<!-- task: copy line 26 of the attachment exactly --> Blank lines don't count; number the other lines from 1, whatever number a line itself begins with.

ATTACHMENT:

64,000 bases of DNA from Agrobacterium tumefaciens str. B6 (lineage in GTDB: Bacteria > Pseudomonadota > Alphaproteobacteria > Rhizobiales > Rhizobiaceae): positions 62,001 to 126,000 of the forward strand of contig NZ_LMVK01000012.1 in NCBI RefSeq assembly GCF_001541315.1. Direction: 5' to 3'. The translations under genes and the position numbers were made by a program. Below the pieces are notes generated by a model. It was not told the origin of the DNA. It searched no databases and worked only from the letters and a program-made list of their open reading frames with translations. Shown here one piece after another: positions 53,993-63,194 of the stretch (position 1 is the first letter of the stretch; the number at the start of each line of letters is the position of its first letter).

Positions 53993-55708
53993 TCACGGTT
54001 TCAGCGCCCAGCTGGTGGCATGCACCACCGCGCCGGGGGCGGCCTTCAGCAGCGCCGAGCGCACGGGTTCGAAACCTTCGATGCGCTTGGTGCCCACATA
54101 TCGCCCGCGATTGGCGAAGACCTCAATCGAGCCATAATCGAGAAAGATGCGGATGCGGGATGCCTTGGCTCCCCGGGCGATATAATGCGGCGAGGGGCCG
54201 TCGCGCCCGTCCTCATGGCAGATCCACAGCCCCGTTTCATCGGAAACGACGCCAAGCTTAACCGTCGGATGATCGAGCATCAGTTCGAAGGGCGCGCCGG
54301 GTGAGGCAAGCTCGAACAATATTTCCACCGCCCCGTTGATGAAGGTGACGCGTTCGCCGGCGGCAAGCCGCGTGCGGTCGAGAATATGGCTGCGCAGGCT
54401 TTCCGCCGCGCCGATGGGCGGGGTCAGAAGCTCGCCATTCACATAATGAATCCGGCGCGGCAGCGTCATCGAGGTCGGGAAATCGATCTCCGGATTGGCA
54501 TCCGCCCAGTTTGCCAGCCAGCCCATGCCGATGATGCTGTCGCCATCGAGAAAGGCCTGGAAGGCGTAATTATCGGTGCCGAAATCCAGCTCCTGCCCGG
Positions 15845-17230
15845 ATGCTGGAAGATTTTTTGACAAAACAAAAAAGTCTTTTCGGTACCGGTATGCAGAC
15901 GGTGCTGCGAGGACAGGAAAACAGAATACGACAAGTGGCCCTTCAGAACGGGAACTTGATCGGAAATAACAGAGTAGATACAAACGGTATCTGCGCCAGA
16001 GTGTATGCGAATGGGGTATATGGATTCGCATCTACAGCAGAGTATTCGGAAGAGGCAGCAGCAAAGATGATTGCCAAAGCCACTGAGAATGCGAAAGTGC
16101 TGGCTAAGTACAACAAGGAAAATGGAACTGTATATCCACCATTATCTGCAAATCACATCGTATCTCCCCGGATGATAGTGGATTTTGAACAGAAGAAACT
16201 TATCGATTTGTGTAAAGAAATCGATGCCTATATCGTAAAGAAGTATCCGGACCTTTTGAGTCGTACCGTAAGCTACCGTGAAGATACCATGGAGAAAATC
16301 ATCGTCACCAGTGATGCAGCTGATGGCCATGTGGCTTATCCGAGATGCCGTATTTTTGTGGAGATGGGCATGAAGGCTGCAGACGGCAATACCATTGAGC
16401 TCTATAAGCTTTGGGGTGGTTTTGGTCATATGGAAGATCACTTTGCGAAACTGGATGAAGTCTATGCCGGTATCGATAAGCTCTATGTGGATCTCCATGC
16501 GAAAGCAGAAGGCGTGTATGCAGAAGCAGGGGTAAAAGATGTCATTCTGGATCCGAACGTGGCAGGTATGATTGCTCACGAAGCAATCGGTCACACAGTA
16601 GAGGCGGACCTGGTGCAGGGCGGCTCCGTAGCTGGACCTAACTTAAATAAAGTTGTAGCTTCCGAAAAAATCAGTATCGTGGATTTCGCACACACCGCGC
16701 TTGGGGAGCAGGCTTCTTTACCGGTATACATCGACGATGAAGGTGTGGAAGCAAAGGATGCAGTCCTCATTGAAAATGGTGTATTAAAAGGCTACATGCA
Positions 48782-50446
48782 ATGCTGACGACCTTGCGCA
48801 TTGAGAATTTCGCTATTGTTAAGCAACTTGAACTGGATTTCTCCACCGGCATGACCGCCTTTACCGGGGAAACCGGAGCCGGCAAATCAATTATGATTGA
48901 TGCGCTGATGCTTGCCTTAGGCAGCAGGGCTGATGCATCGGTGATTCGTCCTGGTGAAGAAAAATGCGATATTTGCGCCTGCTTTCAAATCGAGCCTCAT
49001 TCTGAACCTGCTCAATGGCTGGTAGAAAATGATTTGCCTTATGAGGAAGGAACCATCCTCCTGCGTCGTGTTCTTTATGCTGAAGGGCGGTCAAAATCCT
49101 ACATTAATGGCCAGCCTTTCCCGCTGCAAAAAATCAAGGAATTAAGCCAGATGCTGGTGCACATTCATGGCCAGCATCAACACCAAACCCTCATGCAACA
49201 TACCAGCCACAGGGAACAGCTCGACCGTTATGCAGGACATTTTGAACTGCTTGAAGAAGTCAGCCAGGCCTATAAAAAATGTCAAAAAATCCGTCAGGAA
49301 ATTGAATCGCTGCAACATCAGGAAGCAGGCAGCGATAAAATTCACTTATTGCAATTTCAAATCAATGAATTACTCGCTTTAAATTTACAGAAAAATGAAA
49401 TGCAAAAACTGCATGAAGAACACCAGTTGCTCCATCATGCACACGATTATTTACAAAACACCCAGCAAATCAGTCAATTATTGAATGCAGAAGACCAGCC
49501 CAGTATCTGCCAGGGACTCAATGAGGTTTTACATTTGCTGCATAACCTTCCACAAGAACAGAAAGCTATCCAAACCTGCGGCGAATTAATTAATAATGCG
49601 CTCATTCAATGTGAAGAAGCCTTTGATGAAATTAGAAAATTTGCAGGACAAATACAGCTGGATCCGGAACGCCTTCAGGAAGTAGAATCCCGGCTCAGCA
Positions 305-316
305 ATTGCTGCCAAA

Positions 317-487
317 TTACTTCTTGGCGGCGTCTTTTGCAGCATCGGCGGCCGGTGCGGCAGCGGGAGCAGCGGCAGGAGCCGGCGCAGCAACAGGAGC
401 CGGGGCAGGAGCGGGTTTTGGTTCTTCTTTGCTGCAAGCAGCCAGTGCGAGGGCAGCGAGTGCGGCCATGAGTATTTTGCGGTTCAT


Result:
49101 ACATTAATGGCCAGCCTTTCCCGCTGCAAAAAATCAAGGAATTAAGCCAGATGCTGGTGCACATTCATGGCCAGCATCAACACCAAACCCTCATGCAACA